Training for missions is all about preparing for an environment that requires absolute teamwork. There is a process or procedure for each stage of the mission. Everything is scripted and rehearsed.
Students participate in two simulated missions during the week. During the missions, the scripts are used to manage progress. Instrumentation is used to monitor systems. Mission controllers communicate with the flight crew, who execute their tasks in the field.
Preparing for missions includes getting the feel for what it is like to train to be an astronaut.
Astronauts who train for each American crewed space flight have prepared for their flight using simulators: machines that re-create the feeling of being in space.
The following are simulators that campers train on at Space Camp.
1/6th Gravity Trainer
Multi-Axis Trainer (MAT)
Underwater Astronaut Trainer (UAT)
This simulator is modeled after one the Apollo astronauts used for moon walk training. The chair is called the 1/6 chair because it is designed to simulate the Moon’s gravitational pull, which is 1/6 that of Earth’s.
The Apollo astronauts discovered that walking on the moon isn’t as easy as strolling down the street here on Earth.
There are three different kinds of movements that make walking on the moon a piece of cake. These movements are: The Bunny Hop, Side-to-Side and Slow Motion Jog.
The Multi-Axis Trainer simulates the disorientation that astronauts would feel in a tumble spin during reentry into the Earth’s atmosphere.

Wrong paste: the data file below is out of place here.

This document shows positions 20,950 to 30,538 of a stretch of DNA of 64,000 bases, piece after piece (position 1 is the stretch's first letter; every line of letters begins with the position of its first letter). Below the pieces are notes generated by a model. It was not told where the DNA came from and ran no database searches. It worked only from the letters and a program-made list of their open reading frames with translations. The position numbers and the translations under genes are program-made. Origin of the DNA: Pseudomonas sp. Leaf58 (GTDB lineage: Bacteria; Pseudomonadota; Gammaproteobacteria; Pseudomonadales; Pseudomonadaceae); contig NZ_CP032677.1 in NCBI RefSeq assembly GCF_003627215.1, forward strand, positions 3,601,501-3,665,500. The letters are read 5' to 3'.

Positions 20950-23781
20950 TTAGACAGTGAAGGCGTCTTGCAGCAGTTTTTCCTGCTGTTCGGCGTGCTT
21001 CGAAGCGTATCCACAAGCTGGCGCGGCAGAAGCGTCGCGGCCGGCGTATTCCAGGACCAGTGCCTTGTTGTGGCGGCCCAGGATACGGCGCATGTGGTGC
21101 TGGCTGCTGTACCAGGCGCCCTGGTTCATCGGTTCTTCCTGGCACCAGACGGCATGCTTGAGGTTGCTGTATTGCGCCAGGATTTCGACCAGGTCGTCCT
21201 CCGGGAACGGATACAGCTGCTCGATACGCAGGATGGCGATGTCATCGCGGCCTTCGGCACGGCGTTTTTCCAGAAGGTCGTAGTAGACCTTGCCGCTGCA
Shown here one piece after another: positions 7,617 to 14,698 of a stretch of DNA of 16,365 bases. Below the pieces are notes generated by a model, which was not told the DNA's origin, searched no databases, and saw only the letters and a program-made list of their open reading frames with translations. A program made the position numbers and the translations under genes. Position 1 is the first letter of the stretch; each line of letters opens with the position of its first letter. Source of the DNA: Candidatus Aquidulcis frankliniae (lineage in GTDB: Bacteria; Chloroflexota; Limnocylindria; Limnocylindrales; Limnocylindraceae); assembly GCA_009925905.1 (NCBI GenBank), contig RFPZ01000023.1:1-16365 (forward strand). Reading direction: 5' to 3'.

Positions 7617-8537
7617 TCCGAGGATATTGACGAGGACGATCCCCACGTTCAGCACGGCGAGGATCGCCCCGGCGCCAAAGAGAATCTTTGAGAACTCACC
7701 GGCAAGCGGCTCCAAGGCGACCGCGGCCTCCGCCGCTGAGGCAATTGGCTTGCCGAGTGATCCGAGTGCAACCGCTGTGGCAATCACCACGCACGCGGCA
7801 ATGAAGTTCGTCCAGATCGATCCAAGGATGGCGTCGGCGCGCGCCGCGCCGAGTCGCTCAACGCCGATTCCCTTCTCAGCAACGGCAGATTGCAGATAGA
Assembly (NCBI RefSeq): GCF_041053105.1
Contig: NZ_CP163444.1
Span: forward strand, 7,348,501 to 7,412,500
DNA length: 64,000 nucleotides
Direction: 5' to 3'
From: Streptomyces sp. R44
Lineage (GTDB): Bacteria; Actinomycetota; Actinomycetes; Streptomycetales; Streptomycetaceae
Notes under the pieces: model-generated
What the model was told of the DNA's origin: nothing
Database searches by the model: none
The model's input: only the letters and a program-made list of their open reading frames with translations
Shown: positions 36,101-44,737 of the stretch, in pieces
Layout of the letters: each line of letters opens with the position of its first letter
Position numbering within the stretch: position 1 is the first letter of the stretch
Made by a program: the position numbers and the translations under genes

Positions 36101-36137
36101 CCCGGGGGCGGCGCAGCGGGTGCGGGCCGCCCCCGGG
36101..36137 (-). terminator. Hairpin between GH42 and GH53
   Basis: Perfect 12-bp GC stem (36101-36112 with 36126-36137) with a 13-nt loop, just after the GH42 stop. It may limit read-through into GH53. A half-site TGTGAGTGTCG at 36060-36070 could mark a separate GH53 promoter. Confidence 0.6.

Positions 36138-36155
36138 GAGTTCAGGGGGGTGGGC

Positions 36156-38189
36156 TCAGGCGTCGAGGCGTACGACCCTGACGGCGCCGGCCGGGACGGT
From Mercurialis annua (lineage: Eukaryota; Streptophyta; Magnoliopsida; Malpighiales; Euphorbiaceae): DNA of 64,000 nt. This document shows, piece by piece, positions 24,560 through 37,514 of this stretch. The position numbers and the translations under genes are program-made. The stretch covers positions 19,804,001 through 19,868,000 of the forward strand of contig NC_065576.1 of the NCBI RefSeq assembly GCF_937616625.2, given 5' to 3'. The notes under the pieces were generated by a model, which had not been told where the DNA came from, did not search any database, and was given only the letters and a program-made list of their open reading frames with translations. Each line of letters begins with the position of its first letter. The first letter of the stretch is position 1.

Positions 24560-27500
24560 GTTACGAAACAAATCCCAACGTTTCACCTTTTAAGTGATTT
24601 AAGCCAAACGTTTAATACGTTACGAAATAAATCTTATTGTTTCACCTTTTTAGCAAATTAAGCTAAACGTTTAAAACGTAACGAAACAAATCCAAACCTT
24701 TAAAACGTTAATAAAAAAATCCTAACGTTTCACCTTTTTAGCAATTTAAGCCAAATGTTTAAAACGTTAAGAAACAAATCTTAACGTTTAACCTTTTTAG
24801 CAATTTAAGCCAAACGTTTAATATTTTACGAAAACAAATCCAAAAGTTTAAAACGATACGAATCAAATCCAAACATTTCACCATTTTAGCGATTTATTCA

The MAT is patterned after the MASTIF (Multiple-Axis Spin/Space Test Inertia Facility), a series of cages within cages, used for astronaut training during the Mercury program. The astronauts used this to condition themselves for disorientation that might occur in emergency conditions during flight.
Because the trainee’s stomach will stay centered, the trainee shouldn’t feel nauseous. Also, the MAT won't spin more than twice in a row in the same direction, so the trainee’s inner ear fluid won’t shift, preventing dizzines.
The MMU-1 G Trainer allows trainees to experience what it is like to operate in the micro gravity of space.
In an MMU, astronauts on a shuttle mission can travel untethered for short distances to perform satellite retrieval and repair, inspections of the orbiter surfaces, and other activities where a tethered EVA would be restrictive.
This trainer allows astronauts to move in five different directions: Forward and backward, Roll, Yaw, Side-to-Side and Pitch.
The 5DF was used on Earth by the Gemini, Apollo, and Skylab astronauts to practice moving in a frictionless environment.
The 5DF runs on air bearings to simulate the frictionless environment of space. It also demonstrates Sir Isaac Newton’s Third Law of Motion: For every action there is an equal and opposite reaction.
The 5DF uses the same five degrees of freedom as the MMU: Forward and backward, Roll, Yaw, Side-to-Side and Pitch.
The Underwater Astronaut Trainer (UAT) is an evironment that is neutrally buoyant, simulating the experience of weightlessness in space.
Area 51 is an experience designed to boost morale, strengthen teams, motivate and inspire. Focus and cooperation are critical. Tasks often require several attempts. It becomes even more challenging when instructors introduce additional constraints.